I've got a Lua program that seems to be slower than it ought to be. I suspect the issue is that I'm adding values to an associative array one at a time and the table has to allocate new memory each time.

There did seem to be a table.setn function, but it fails under Lua 5.1.3:

stdin:1: 'setn' is obsolete
stack traceback:
        [C]: in function 'setn'
        stdin:1: in main chunk
        [C]: ?

I gather from the Google searching I've done that this function was depreciated in Lua 5.1, but I can't find what (if anything) replaced the functionality.

Do you know how to pre-size a table in Lua?

Alternatively, is there some other way to avoid memory allocation when you add an object to a table?

  • I read this for fun the other day, but if you're interested in lua performance, you should check out this paper on the implementation of lua, it goes over quite a few of the internal data structures. lua.org/doc/jucs05.pdf – Falaina Sep 28 '09 at 15:41

Let me focus more on your question:

adding values to an associative array one at a time

Tables in Lua are associative, but using them in an array form (1..N) is optimized. They have double faces, internally.

So.. If you indeed are adding values associatively, follow the rules above.

If you are using indices 1..N, you can force a one-time size readjust by setting t[100000]= something. This should work until the limit of optimized array size, specified within Lua sources (2^26 = 67108864). After that, everything is associative.

p.s. The old 'setn' method handled the array part only, so it's no use for associative usage (ignore those answers).

p.p.s. Have you studied general tips for keeping Lua performance high? i.e. know table creation and rather reuse a table than create a new one, use of 'local print=print' and such to avoid global accesses.

  • I have not looked into Lua performance in general, but I'm definitely interested. In fact, I just asked the question: stackoverflow.com/questions/154672/… – Jon Ericson Sep 30 '08 at 19:52
  • 9
    This answer is not true (anymore?), according to "Lua performance tips" (get it here lua.org/gems), Lua analyzes the table and puts values into the hash part if the array part has less than array_N/2, so the construct t = {}; t[100000] = true would result in an empty array part and a hash part with one element. – dualed Sep 4 '12 at 10:20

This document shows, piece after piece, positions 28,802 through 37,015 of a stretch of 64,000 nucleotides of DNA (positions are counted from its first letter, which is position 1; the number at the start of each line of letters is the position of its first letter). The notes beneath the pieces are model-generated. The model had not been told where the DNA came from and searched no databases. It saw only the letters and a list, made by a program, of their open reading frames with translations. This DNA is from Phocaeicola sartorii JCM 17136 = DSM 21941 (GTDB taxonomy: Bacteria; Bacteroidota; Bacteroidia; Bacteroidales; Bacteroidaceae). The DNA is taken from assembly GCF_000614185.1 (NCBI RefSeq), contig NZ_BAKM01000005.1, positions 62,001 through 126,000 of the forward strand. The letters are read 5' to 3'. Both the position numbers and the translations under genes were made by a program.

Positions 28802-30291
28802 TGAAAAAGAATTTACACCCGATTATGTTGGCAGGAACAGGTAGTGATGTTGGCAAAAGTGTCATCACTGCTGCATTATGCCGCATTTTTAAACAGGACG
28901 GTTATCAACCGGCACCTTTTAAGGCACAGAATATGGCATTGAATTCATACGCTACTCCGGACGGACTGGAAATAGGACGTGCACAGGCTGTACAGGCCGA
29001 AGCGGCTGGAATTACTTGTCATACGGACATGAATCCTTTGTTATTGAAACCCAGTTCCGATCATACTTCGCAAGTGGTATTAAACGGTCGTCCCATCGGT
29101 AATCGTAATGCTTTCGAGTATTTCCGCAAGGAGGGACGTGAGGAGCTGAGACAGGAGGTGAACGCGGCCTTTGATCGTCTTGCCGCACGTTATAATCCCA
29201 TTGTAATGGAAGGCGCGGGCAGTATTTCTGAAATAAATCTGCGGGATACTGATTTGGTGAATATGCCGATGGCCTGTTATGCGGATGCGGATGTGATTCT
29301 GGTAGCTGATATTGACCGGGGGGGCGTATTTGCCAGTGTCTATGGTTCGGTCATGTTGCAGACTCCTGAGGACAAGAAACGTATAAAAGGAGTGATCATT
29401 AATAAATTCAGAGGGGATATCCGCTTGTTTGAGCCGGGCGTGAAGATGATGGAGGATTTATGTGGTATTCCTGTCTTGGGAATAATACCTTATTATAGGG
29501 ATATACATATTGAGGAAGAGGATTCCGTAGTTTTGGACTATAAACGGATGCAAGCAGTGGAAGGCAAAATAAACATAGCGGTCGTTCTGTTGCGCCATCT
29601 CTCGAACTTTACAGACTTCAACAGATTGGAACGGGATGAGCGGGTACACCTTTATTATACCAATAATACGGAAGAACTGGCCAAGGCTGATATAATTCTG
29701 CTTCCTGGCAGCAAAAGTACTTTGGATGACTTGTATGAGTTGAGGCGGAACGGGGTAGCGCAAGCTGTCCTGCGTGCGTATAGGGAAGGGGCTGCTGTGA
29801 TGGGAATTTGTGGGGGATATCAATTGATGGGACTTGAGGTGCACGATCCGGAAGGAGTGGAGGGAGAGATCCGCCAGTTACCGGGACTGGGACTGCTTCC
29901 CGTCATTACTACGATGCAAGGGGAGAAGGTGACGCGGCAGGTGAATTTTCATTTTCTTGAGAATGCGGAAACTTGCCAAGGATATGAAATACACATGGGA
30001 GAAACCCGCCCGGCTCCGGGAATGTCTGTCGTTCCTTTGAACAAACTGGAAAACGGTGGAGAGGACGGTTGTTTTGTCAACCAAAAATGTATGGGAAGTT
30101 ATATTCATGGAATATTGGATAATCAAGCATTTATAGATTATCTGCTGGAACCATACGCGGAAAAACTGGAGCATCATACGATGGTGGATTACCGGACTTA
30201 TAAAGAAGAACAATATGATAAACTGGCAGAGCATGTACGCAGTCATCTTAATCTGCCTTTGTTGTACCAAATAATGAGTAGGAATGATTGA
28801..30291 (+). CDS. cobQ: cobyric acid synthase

static int new_sized_table( lua_State *L )
    int asize = lua_tointeger( L, 1 );
    int hsize = lua_tointeger( L, 2 );
    lua_createtable( L, asize, hsize );
    return( 1 );


lua_pushcfunction( L, new_sized_table );
lua_setglobal( L, "sized_table" );

Then, in Lua,

array = function(size) return sized_table(size,0) end

a = array(10)

As a quick hack to get this running you can add the C to lua.c.

  • Is there any reason why this is not provided by default? In, lets say, table library. – Marko Jul 12 '16 at 10:58

I don't think you can - it's not an array, it's an associative array, like a perl hash or an awk array.


I don't think you can preset its size meaningfully from the Lua side.

If you're allocating the array on the C side, though, the

void lua_createtable (lua_State *L, int narr, int nrec);

may be what you need.

Creates a new empty table and pushes it onto the stack. The new table has space pre-allocated for narr array elements and nrec non-array elements. This pre-allocation is useful when you know exactly how many elements the table will have. Otherwise you can use the function lua_newtable.

  • On the other hand, .NET's System.Collection.Hashtable does have a constructor with capacity parameter. – Constantin Sep 24 '08 at 0:21
  • 1
    Internally, the whole number keys of Lua tables are actually stored in an array. The rest are stored in an associative array as you said. – NetherGranite Sep 4 '18 at 9:28

There is still an internal luaL_setn and you can compile Lua so that it is exposed as table.setn. But it looks like that it won't help because the code doesn't seem to do any pre-extending.

(Also the setn as commented above the setn is related to the array part of a Lua table, and you said that your are using the table as an associative array)

The good part is that even if you add the elements one by one, Lua does not increase the array that way. Instead it uses a more reasonable strategy. You still get multiple allocations for a larger array but the performance is better than getting a new allocation each time.

  • For generic situations, that is a reasonable strategy, but for this particular program I know exactly how big the table needs to be. – Jon Ericson Sep 24 '08 at 17:15

Although this doesn't answer your main question, it answers your second question:

Alternatively, is there some other way to avoid memory allocation when you add an object to a table?

If your running Lua in a custom application, as I can guess since your doing C coding, I suggest you replace the allocator with Loki's small value allocator, it reduced my memory allocations 100+ fold. This improved performance by avoiding round trips to the Kernel, and made me a much happier programmer :)

Anyways I tried other allocators, but they were more general, and provide guarantee's that don't benefit Lua applications (such as thread safety, and large object allocation, etc...), also writing your own small-object allocator can be a good week of programming and debugging to get just right, and after searching for an available solution Loki's allocator wasthe easiest and fastest I found for this problem.


If you declare your table in code with a specific amount of items, like so:

local tab = { 0, 1, 2, 3, 4, 5, ... , n }

then Lua will create the table with memory already allocated for at least n items.

However, Lua uses the 2x incremental memory allocation technique, so adding an item to a table should rarely force a reallocation.

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